[00:25:16.590] - Nick

What we've seen no, Jon, is that has now extended into the wider range of transport options so that it's more of a mobility provision. So this is a full range of options rather than just providing traditional car leasing, as we will remember it. So it is a buzzword, you might say, because everybody's talking about it. But for me, it's not such a complex word in the sense that we have been providing mobility as leasing businesses for many years.

 

[00:25:51.190] - Jon

I guess a way that you'll be providing that is changing. You've been providing that through essentially providing a car, and in the future, it's a different type of car with different services. But what else might that involve? I can imagine our listeners thinking, well, I get the concept, but what might one of your customers who previously said, MHC can we have 100 cars? Can we lease 100 cars from you? What might they be asking you or what might you be giving them?

 

[00:26:24.630] - Nick

The one thing that we look at is when we do a fleet assessment with our customers, when we go in as MHC Mobility, we look at the fleet that they have to say, do you actually need that number of vehicles? Are all those vehicles being properly used? Is there full utilisation? Are there alternative ways car sharing, for example? Is that an opportunity? Can we look at different modes of transport? Is it possible that you can support your drivers to move from A to B with other forms of transport? Have we looked at E-bikes in some of the cities? Are there other electric vehicle transport requirements that we need to be delivering? So for us, it's about making sure that we offer that full range, but it's not just about the car anymore. It's not just about the commercial vehicle. It's about making sure that we support our customers to look at (1) Can they use their fleet more efficiently to be able to reduce their costs and improve services within their fleet? But really importantly, can we do it more sustainably? Is there another way of supporting our customers to achieve their mobility needs? And that's we think is a critical part of what MHC Mobility as a business has to be delivering as part of our sustainability agenda moving forward, because that's a critical part of our strategy.

 

[00:27:45.820] - Jon

Kate. Do you see that wider trend or do you think it's more to come rather than in the market yet, or are you seeing signs of this through your research?

 

[00:27:53.580] - Kate

So people have been talking about mobility as a service for years. There have been some high profile failures, maybe you could say around car clubs, Paris's famous electric Autolib. BMW struggled with Drive Now in London. And we've also had the terrible effects of the Pandemic, which has really impacted a lot of this shared mobility model. I am very optimistic. I think the underlying trend is still good. So the timings we may not have got right, it may have taken longer. Some of the cultural behavioural stuff around, actually, there's a lot more James Bond in us than we realised, despite the fact that we think Jason Bourne is great, it's not quite for us yet. So it's just at what speed this happens. I believe it is good. I believe it is right. We look at the young people today and they are much less about owning vehicles, much less actually about learning to drive, which again is something that companies like MHC need to have their eye on. The e-bikes, the e-scooters may actually become much more relevant for younger employees sooner than we might have anticipated.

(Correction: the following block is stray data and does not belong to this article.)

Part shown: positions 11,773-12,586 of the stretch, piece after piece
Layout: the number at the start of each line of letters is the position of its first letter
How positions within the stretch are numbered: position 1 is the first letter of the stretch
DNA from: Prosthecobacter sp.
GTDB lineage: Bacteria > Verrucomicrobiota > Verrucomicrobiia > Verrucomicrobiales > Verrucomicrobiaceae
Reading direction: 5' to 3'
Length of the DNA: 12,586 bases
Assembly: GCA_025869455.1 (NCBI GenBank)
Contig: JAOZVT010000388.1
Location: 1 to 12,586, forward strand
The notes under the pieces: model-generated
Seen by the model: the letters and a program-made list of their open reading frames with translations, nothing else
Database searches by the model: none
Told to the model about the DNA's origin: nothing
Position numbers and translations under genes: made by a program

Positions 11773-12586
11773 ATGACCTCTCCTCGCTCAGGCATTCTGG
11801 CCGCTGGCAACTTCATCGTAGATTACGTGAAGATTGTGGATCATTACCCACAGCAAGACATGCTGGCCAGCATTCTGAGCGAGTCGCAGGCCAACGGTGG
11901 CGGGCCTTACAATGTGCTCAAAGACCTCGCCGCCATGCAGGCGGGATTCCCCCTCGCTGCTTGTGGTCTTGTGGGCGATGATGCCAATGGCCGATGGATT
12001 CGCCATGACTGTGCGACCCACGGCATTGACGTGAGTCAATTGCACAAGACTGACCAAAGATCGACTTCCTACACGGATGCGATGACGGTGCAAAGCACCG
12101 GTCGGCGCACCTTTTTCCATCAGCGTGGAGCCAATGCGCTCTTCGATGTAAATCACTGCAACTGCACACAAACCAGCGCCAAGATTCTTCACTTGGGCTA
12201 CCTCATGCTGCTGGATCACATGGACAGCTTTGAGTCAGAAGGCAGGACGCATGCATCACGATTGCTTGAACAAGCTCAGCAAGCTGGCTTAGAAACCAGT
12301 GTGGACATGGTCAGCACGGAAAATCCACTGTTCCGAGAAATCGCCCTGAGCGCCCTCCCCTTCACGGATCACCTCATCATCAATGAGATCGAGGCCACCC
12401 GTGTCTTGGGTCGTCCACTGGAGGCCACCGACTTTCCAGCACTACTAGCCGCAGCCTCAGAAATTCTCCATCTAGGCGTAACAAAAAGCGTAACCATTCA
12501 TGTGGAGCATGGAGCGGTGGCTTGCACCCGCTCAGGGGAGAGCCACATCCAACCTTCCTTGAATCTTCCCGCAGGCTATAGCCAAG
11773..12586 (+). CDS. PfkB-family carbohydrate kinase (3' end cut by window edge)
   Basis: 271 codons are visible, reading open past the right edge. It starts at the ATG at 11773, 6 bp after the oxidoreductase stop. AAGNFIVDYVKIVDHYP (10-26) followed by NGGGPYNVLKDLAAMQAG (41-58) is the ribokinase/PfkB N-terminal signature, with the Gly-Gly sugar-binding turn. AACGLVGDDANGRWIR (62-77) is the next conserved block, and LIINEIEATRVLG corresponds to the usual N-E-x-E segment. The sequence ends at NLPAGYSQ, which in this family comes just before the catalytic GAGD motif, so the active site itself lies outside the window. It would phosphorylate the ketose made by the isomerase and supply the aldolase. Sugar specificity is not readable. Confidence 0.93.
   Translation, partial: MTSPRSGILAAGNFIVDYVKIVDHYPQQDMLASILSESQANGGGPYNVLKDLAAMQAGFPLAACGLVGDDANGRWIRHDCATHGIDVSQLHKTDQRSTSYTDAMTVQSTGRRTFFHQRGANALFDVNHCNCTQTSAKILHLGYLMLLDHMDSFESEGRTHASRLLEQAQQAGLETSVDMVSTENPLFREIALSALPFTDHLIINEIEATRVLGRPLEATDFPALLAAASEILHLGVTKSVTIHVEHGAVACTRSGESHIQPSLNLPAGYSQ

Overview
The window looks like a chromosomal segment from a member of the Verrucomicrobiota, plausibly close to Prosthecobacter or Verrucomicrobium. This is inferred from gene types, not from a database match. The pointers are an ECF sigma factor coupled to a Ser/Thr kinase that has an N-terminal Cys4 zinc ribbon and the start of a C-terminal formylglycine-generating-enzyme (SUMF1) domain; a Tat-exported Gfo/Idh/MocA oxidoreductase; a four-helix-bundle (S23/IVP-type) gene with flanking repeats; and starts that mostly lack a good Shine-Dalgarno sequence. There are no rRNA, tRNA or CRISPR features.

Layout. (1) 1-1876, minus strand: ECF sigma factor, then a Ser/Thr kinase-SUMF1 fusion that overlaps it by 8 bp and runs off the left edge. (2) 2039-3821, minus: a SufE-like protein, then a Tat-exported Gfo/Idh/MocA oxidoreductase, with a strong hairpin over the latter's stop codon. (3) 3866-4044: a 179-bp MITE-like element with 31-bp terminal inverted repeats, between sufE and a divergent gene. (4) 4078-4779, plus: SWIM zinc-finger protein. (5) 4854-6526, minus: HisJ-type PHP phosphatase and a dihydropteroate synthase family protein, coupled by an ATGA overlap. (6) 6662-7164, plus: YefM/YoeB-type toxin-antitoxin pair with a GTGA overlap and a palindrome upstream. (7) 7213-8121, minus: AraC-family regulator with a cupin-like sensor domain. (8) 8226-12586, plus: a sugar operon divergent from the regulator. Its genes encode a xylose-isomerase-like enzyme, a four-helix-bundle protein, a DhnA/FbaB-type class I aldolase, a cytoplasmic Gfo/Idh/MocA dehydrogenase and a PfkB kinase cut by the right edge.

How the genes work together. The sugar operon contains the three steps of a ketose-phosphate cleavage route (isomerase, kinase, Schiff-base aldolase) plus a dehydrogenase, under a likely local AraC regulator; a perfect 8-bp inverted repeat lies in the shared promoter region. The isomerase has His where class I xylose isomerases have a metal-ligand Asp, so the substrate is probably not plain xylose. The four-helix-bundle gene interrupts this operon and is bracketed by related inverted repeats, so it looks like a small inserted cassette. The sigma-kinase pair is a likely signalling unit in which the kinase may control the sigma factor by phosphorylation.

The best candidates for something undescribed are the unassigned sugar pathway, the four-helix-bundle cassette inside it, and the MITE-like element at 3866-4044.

[00:29:33.030] - Jon

So I guess with these sort of trends, often they take longer to happen, which is what you described just now, Kate, but when they happen, they can happen much more quickly than people anticipate, as I think we've seen with electric vehicle take up in the last year. So I'm really excited Nick about how you talk about the conversations with customers because you're focusing on the outcomes of what they need, the ultimate service needing to get from A to B, and what's the most efficient, sustainable, cost effective way of doing that?

 

[00:30:11.260] - Nick

Yeah. And of course, that's what we have to do. That's what we continue to do. But the really important thing is that the heart of what we're doing is delivering a service. The most important thing is to make sure that our customers, their drivers are mobile, have the different options available to them in terms of particularly when we're explaining about the move to electric vehicles. But the fundamental core of what we do is making sure our customers are really happy with the services that we're providing. And so we shouldn't also forget about the fact that as part of our fleet and Kate mentioned it earlier, we have a significant ICE vehicle content, which we need to make sure we continue to service, because at the heart of that is the delivery of the service to our customers. And that's the most important thing for us is not just explaining about the evolution and the change to EV, which is critical, but also about making sure we are delivering a service to all of our drivers across the whole fleet.

 

[00:31:18.040] - Jon

Yeah. Okay. Well, let's bring out the talking new energy crystal ball. And this week I'm going to set the date 2030. Now, we've talked a bit about the future already in terms of the trend, the way things are going. I'm going to ask a relatively simple question, and you can answer it in whatever way you choose. But if we think of 2030 and we think of customers who don't want to or can't pay for an electric vehicle upfront, can you describe how you think they'll be getting from A to B? And the answer, of course, a range of ways. So can you give me one thing that will change most by 2030 that is more different from or really different from today? So customers that want to get from A to B can't afford to buy an electric vehicle, how might they be getting from A to B in quite a different way from people generally do today? Nick, do you want to go first and then, Kate?